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What is difference between CZI (China-Z Index) and MCZI (Modified CZI)?

The China-Z Index (CZI) is a drought index (Ju et al., 1997) that was introduced to the National Meteorological Centre of China (NMCC) in the early 1990s. Unfortunately, the origin of the CZI cannot be easily documented. This index is called the 'China-Z Index'.

The National Climate Center of China developed the CZI in 1995 as an alternative to the SPI (Ju et al., 1997) when mean precipitation follows the Pearson type III distribution. Further details can be found in Wu et al. (2001). Furthermore, the MCZI can also be calculated using the formula above but substituting the median precipitation for mean precipitation.

Salehnia et al (2017) assessed the ability of eight precipitation-based drought indices SPI (Standardized Precipitation Index), PNI (Percent of Normal Index), DI (Deciles index), EDI (Effective drought index), CZI (China-Z index), MCZI (Modified CZI), RAI (Rainfall Anomaly Index), and ZSI (Z-score Index)) calculated from the station-observed precipitation data and the AgMERRA gridded precipitation data to assess historical drought events during the period 1987-2010 for the Kashafrood Basin of Iran. In this paper you can study the performance of CZI and MCZI, beside other meteorological drought indices.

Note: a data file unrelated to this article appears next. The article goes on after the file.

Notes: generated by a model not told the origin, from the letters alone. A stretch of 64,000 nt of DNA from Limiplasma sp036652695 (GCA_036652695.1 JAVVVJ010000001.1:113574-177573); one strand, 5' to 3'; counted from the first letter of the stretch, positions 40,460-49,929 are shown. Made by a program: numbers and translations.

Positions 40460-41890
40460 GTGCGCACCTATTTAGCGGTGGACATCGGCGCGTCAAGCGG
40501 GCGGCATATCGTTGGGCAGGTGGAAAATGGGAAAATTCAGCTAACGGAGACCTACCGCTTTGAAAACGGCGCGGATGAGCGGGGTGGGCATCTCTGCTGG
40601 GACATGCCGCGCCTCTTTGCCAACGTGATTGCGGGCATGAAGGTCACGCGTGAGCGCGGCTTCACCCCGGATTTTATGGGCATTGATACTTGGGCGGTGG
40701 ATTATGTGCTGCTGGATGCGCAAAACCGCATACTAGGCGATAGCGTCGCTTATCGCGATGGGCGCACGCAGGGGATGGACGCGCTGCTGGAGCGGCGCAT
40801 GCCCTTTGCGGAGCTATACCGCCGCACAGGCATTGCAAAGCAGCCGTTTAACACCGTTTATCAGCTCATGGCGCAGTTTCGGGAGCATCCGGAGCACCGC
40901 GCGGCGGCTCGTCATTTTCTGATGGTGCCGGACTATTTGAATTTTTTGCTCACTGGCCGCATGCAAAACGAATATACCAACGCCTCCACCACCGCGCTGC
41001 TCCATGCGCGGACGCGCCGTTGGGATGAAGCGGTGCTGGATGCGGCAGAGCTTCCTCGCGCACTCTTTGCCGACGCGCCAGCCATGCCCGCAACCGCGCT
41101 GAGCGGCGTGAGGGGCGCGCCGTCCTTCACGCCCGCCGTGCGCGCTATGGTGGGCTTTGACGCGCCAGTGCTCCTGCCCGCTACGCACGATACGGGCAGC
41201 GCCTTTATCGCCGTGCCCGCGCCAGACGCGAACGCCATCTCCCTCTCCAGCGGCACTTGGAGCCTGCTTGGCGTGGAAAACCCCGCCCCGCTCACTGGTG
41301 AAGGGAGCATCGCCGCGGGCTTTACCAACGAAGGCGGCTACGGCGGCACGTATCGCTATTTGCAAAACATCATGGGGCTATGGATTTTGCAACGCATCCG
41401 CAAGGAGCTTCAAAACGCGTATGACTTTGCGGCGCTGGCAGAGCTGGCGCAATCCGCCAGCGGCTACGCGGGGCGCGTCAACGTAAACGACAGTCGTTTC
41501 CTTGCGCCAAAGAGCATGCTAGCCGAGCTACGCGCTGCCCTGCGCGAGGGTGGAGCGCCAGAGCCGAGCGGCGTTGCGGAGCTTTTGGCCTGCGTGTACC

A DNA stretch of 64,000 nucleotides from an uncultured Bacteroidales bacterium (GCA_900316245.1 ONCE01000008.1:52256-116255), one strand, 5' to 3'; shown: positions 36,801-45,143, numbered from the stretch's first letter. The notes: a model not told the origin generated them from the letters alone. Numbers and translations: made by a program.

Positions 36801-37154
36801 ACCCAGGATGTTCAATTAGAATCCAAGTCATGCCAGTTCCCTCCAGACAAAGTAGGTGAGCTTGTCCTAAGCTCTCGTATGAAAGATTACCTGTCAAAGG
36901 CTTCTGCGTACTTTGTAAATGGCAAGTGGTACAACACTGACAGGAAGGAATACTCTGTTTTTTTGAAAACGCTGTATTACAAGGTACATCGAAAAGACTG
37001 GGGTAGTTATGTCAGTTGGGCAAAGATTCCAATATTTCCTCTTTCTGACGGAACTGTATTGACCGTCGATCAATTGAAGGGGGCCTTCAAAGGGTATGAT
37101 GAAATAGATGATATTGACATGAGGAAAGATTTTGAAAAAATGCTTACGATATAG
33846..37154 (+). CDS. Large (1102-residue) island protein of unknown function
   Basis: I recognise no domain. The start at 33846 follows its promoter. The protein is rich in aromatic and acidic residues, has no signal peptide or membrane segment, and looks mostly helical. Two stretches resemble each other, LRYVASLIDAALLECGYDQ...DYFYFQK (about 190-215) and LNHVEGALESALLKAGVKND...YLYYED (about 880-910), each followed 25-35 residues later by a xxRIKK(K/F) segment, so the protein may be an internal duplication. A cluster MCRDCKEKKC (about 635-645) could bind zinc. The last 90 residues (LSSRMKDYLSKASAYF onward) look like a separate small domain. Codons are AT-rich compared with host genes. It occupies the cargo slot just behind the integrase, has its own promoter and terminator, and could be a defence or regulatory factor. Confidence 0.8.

Many drought indices, such as the China-Z index (CZI) (Wu et al., 2001), are widely used while the Standardized Precipitation Index (SPI) (McKee et al., 1993) has achieved world-wide popularity. Wu et al. (2001) expressed three indices, including Standard Precipitation Index (SPI), China Z and Z-Score Index (ZSI) for the dry and humid climate in China and described their advantages and disadvantages by monthly precipitation data. They also attempted deferential deduction of Standard Precipitation Index and Modified CZI. The overall differences between these two indices reduced significantly compared to the difference between the SPI and CZI.

Ref: Ju XS, Yang XW, Chen LJ, Wang YM. 1997. Research on determination of indices and division of regional flood/drought grades in China (in Chinese). Quarterly Journal of Applied Meteorology 8(1): 26-33.

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